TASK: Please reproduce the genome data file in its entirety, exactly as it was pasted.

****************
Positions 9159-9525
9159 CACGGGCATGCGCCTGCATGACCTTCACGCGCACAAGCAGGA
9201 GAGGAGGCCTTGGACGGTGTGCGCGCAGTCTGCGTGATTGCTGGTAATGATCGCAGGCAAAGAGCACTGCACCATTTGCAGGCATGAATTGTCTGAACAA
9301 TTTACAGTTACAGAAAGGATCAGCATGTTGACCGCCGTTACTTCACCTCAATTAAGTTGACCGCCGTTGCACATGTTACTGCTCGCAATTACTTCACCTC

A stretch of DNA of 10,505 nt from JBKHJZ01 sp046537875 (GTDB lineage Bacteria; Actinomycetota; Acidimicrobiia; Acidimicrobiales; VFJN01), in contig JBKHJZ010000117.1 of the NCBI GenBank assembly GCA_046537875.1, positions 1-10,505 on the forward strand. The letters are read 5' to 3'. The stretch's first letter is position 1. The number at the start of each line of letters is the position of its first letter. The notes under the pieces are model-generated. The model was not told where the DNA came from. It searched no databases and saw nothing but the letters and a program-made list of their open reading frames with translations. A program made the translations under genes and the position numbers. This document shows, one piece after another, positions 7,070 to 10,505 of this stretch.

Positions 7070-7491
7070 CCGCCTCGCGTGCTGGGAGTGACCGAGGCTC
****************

Positions 9159-9525
9159 CACGGGCATGCGCCTGCATGACCTTCACGCGCACAAGCAGGA
9201 GAGGAGGCCTTGGACGGTGTGCGCGCAGTCTGCGTGATTGCTGGTAATGATCGCAGGCAAAGAGCACTGCACCATTTGCAGGCATGAATTGTCTGAACAA
9301 TTTACAGTTACAGAAAGGATCAGCATGTTGACCGCCGTTACTTCACCTCAATTAAGTTGACCGCCGTTGCACATGTTACTGCTCGCAATTACTTCACCTC

A stretch of DNA of 10,505 nt from JBKHJZ01 sp046537875 (GTDB lineage Bacteria; Actinomycetota; Acidimicrobiia; Acidimicrobiales; VFJN01), in contig JBKHJZ010000117.1 of the NCBI GenBank assembly GCA_046537875.1, positions 1-10,505 on the forward strand. The letters are read 5' to 3'. The stretch's first letter is position 1. The number at the start of each line of letters is the position of its first letter. The notes under the pieces are model-generated. The model was not told where the DNA came from. It searched no databases and saw nothing but the letters and a program-made list of their open reading frames with translations. A program made the translations under genes and the position numbers. This document shows, one piece after another, positions 7,070 to 10,505 of this stretch.

Positions 7070-7491
7070 CCGCCTCGCGTGCTGGGAGTGACCGAGGCTC